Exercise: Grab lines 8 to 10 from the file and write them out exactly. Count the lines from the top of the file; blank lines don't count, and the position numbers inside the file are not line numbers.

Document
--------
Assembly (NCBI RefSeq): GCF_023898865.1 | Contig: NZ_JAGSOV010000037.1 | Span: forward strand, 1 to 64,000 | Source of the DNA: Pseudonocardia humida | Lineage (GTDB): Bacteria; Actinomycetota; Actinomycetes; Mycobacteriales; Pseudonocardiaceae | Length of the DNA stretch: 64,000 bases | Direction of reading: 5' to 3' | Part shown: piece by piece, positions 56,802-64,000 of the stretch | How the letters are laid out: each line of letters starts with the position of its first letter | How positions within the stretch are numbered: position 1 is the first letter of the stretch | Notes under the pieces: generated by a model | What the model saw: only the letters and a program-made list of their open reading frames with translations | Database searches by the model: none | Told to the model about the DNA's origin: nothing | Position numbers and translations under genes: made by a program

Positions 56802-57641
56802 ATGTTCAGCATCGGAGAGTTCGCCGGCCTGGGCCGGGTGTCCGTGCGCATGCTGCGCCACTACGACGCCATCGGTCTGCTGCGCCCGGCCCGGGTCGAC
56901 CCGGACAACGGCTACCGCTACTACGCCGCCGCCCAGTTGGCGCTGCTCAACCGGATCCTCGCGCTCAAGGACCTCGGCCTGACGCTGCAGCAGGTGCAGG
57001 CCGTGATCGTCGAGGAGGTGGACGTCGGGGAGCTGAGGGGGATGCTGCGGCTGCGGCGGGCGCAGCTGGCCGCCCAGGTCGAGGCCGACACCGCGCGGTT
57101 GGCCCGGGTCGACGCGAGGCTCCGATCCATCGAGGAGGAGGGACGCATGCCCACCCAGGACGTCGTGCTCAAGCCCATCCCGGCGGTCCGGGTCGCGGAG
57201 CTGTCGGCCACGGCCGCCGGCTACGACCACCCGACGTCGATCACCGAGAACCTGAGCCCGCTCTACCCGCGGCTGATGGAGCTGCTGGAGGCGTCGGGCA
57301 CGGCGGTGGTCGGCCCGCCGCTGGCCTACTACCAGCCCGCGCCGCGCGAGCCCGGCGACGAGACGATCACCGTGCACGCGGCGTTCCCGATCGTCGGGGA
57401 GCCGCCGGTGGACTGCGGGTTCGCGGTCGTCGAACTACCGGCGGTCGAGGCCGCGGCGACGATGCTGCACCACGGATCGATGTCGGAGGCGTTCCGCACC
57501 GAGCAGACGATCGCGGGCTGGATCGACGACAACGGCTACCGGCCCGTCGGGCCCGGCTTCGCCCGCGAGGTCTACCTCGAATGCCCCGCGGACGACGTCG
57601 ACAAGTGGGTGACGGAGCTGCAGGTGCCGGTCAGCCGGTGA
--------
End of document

57301 CGGCGGTGGTCGGCCCGCCGCTGGCCTACTACCAGCCCGCGCCGCGCGAGCCCGGCGACGAGACGATCACCGTGCACGCGGCGTTCCCGATCGTCGGGGA
57401 GCCGCCGGTGGACTGCGGGTTCGCGGTCGTCGAACTACCGGCGGTCGAGGCCGCGGCGACGATGCTGCACCACGGATCGATGTCGGAGGCGTTCCGCACC
57501 GAGCAGACGATCGCGGGCTGGATCGACGACAACGGCTACCGGCCCGTCGGGCCCGGCTTCGCCCGCGAGGTCTACCTCGAATGCCCCGCGGACGACGTCG